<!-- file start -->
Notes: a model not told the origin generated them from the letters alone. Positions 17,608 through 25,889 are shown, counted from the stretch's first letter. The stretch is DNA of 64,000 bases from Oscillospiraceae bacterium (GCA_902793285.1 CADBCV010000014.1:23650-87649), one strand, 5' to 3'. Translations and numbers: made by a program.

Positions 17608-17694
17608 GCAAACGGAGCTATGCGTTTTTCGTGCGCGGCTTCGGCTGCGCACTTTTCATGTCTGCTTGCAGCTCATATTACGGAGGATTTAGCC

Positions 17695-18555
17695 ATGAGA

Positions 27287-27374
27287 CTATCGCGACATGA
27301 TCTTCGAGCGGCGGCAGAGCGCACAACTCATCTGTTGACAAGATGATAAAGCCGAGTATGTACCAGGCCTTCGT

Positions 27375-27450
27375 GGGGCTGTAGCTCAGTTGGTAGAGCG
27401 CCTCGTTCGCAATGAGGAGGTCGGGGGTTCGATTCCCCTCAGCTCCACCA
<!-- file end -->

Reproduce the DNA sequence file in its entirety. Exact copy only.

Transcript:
Notes: a model not told the origin generated them from the letters alone. Positions 17,608 through 25,889 are shown, counted from the stretch's first letter. The stretch is DNA of 64,000 bases from Oscillospiraceae bacterium (GCA_902793285.1 CADBCV010000014.1:23650-87649), one strand, 5' to 3'. Translations and numbers: made by a program.

Positions 17608-17694
17608 GCAAACGGAGCTATGCGTTTTTCGTGCGCGGCTTCGGCTGCGCACTTTTCATGTCTGCTTGCAGCTCATATTACGGAGGATTTAGCC

Positions 17695-18555
17695 ATGAGA

Positions 27287-27374
27287 CTATCGCGACATGA
27301 TCTTCGAGCGGCGGCAGAGCGCACAACTCATCTGTTGACAAGATGATAAAGCCGAGTATGTACCAGGCCTTCGT

Positions 27375-27450
27375 GGGGCTGTAGCTCAGTTGGTAGAGCG
27401 CCTCGTTCGCAATGAGGAGGTCGGGGGTTCGATTCCCCTCAGCTCCACCA